The Bernie Sanders campaign is laying off hundreds of staff members, indicating either he is planning to throw in the towel after California, or that he won’t be placing people currently on his staff in local political organizations for the fall campaign. Maybe both.
The presidential nominating party may not be over, but most of the guests have left and the hosts have begun cleaning up the mess, getting ready for a return to normalcy, which in Iowa means organizing for the June 7 primary elections where there are contested races, and the fall campaign beginning after the Labor Day weekend.
Political campaigns will work through the summer, and there is a filing period in August, but each year, regular people engage in the election cycle later and closer to the election. For folks like me, politics takes a holiday after the primary elections until the fall campaign. We have lives to live.
I’ve written about the county supervisors race which has been reduced to a series of special interest forums in Iowa City and Coralville, along with fund raisers and whatever else each campaign sees fit to do.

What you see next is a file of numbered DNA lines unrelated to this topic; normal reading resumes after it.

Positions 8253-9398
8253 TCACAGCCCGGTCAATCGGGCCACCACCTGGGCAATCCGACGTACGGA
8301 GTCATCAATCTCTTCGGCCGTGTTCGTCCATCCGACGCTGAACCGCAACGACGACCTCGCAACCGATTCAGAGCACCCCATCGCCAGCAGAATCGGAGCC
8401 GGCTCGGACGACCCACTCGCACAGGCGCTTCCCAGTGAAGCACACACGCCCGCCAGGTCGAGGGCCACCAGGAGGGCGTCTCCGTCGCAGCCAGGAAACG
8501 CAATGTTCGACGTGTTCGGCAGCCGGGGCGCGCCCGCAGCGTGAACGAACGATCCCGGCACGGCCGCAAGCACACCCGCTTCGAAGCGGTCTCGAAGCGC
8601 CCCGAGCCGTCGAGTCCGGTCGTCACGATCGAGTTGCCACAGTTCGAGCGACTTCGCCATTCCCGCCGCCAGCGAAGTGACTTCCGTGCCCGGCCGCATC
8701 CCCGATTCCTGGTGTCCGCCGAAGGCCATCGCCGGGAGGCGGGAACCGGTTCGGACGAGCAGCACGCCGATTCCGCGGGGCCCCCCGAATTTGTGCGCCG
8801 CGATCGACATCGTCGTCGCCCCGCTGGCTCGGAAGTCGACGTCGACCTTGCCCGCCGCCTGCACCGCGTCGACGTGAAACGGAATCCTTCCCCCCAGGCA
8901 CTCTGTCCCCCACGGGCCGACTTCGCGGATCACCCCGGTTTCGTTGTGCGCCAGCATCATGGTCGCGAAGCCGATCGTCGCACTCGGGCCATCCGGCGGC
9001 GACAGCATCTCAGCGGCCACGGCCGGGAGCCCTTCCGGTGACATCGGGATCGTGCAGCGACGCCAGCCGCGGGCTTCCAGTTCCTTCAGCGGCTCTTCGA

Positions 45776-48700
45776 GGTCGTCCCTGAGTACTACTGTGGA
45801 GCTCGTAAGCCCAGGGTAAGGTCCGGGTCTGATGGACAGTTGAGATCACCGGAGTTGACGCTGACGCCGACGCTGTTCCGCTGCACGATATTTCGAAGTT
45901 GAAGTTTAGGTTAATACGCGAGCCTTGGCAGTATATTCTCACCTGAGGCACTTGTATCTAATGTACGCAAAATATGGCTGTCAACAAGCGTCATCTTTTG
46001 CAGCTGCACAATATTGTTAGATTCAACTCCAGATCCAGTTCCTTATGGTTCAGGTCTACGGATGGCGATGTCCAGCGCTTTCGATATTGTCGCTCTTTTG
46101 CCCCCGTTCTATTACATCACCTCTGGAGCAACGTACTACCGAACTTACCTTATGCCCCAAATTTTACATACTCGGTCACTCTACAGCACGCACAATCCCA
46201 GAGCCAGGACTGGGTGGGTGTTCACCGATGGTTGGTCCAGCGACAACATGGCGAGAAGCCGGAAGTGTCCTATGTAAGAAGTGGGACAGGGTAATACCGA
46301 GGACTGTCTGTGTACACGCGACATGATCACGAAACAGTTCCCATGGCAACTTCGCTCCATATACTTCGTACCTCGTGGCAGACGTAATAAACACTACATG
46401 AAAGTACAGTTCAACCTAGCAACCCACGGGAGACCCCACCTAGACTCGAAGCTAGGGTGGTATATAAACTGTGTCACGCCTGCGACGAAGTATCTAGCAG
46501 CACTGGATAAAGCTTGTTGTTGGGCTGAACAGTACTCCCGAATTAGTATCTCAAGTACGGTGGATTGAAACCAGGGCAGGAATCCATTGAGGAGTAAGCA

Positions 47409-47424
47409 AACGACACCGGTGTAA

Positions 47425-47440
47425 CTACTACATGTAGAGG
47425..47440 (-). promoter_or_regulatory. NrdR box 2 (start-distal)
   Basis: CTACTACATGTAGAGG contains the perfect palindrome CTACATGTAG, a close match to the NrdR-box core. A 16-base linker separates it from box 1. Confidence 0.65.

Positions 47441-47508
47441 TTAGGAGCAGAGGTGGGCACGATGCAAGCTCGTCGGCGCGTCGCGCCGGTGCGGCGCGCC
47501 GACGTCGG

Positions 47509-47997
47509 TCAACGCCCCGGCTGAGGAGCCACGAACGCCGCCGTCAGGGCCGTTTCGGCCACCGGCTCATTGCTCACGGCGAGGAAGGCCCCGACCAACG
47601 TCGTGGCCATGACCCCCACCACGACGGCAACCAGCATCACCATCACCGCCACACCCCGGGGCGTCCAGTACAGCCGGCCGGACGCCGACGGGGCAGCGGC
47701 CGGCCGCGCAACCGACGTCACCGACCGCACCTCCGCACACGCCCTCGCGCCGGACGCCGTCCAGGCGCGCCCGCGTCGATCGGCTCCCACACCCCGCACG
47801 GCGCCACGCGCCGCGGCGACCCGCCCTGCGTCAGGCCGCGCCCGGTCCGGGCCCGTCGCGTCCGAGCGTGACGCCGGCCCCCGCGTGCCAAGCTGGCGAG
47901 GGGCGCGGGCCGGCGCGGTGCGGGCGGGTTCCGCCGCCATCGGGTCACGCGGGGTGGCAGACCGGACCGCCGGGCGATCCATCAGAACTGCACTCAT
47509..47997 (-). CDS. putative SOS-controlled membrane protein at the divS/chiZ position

I missed the first forum last night. Bottom line was I couldn’t afford the $5 in gasoline and an hour of driving on a work night. Stephen Gruber-Miller covered the forum for the Iowa City Press Citizen and here’s a link to his article. They say people in the county seat can access video of the event on their local cable television channel, but the service does not include Big Grove Township.
My trouble with picking three candidates for supervisor is besides the incumbents, I don’t share a view of the county with any of them. My relationship with the county seat is tenuous at best, although I likely benefit from the economic engine that is the University of Iowa. I’ll pick one of the two business people for my third vote and see what decision the urban centers make for me. No need to decide until late in the race, early June most likely.
The other primary election that matters is for U.S. Senate and I support State Senator Rob Hogg over three other candidates.
Politicization of our lives has become a detriment to living, so the compulsion I felt toward campaigns during the George W. Bush years is in remission. I work on issues, but like with the climate crisis, they represent human values and shame on those who politicize them or frame them in the false paradigm that is conservative vs. progressive. People like billionaire Tom Steyer is who I have in mind, but it applies equally to all of the billionaire class members.
My summer will be eking out a living on the margins of society, hopefully making enough money to live on, reducing debt, and finding joy in simple pleasures. We don’t need politics for that.